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Thursday, 15 December 2011

Bob Dylan - The Times they are A-Changin' LP 1964

I guess there comes a time in everyone's life when you've got to listen to a Bob Dylan album. I was convinced of this by Simon Armitage in his book 'Gig', so I decided to give 'The Times they are A-Changin'" a go, for no other reason than I heard the title track on the opening of the Watchmen film. Who knows if this is the optimum entry level LP?

Initially it takes a bit of getting used to. His voice is the kind of nasally, whining, finger in the ear warbling that spoils an awful lot of folk music and the regular bursts of harmonica do not add anything to the music but irritation. After a few listens however, you can begin to understand what all the fuss is about.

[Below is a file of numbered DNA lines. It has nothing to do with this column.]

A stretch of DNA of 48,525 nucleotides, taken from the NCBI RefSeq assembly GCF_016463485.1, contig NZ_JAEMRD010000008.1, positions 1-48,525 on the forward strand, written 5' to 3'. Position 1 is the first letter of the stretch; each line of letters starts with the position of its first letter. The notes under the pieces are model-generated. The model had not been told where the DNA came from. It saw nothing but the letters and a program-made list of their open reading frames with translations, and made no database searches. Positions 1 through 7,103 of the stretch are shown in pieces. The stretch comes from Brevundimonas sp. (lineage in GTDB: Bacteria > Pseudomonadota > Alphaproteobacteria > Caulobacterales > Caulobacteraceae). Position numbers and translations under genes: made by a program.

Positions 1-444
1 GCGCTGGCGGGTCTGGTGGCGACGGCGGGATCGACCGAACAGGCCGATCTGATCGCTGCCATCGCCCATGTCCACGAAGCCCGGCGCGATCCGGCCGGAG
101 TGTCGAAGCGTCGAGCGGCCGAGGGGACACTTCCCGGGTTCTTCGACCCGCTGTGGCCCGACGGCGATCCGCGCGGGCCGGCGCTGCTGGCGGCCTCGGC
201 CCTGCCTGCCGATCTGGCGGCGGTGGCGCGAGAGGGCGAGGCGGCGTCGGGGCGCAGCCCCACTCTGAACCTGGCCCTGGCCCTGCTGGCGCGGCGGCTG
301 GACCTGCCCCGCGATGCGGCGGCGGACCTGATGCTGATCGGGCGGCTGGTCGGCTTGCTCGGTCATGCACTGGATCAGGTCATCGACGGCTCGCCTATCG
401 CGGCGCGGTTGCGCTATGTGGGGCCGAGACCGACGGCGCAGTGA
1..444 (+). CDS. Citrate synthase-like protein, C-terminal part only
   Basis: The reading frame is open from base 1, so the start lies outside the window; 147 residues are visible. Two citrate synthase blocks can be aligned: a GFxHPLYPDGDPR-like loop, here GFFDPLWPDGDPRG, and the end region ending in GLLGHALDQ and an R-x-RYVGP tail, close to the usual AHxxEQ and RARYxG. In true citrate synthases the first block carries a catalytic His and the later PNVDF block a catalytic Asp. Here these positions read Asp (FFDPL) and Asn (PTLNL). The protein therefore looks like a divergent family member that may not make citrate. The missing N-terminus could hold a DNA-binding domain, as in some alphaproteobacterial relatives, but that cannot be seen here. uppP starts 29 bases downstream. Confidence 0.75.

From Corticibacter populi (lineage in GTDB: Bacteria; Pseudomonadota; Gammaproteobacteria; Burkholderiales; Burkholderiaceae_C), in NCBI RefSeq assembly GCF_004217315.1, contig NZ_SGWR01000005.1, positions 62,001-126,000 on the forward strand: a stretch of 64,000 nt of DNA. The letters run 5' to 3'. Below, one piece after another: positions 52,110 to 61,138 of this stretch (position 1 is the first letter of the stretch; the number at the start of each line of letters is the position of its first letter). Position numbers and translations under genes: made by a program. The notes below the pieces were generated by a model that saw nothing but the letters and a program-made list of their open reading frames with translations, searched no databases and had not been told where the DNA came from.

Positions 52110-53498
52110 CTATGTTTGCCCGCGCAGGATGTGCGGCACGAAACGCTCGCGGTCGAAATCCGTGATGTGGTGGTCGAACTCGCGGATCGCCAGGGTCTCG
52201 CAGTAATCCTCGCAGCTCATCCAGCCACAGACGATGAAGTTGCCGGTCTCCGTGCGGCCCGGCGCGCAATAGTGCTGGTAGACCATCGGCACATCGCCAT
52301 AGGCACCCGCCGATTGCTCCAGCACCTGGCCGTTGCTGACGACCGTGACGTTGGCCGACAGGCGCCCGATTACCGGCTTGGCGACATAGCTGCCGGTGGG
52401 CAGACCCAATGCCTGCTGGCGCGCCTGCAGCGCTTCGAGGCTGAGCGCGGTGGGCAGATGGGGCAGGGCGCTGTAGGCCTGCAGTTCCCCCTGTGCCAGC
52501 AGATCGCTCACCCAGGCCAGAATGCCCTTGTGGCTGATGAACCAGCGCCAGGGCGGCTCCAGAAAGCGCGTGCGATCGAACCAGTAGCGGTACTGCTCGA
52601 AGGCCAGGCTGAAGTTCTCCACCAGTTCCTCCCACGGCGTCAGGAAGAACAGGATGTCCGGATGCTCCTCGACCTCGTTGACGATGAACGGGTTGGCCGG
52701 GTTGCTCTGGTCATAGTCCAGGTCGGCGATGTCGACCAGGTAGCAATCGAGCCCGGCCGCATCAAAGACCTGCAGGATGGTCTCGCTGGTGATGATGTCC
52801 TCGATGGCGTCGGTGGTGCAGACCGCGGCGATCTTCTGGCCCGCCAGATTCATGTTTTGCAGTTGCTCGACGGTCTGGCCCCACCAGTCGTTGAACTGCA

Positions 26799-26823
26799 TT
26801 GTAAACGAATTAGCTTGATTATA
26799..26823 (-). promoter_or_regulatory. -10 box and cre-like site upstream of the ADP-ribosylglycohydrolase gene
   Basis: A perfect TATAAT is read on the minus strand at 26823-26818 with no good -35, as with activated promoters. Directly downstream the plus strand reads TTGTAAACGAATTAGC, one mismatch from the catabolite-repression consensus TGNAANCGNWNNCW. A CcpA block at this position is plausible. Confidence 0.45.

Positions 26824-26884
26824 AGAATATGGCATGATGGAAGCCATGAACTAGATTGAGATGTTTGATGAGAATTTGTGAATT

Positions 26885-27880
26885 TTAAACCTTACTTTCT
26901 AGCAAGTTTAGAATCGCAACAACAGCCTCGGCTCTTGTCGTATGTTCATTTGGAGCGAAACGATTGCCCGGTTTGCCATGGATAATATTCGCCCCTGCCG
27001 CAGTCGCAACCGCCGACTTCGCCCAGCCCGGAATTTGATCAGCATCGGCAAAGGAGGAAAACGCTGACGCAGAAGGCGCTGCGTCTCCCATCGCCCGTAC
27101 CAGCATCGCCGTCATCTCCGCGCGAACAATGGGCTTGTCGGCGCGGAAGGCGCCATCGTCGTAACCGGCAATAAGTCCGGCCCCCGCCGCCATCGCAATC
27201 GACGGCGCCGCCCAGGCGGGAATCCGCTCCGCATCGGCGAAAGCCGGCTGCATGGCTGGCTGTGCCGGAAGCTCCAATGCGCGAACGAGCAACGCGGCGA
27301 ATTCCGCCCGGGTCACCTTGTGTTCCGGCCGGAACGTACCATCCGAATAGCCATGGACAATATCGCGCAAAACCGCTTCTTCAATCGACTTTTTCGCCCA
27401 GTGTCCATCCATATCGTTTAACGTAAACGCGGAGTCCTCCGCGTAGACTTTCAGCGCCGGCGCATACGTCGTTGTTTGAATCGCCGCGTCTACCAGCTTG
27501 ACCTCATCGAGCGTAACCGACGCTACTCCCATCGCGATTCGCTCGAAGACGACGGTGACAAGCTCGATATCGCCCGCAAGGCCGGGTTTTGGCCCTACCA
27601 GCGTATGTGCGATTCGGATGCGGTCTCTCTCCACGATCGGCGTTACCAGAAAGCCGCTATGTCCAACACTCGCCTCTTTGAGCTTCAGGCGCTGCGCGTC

The lyrics were probably shocking and too close to communism for comfort in 1960's USA and even today they are relevant, profound and sometimes funny. The fact that these songs were picked up and used as peace anthems says it all really. I quite like the sparse strumming of his understated guitar work and the atmosphere the whole album creates is of a cultural importance that pop music can only dream about these days.

I particularly liked 'Boots of Spanish Leather', 'With God on Our Side' but my favourite by a country mile is the melancholy slow burning 'Ballad of Hollis Brown'.

I'm glad I've dipped my toe in the Dylan ocean, but I'm doubtful that I'll return soon. I can hear his influence in so much of today's music and respect his contribution, but I suppose you just had to be there to understand fully. Armitage's book is well worth a read though!

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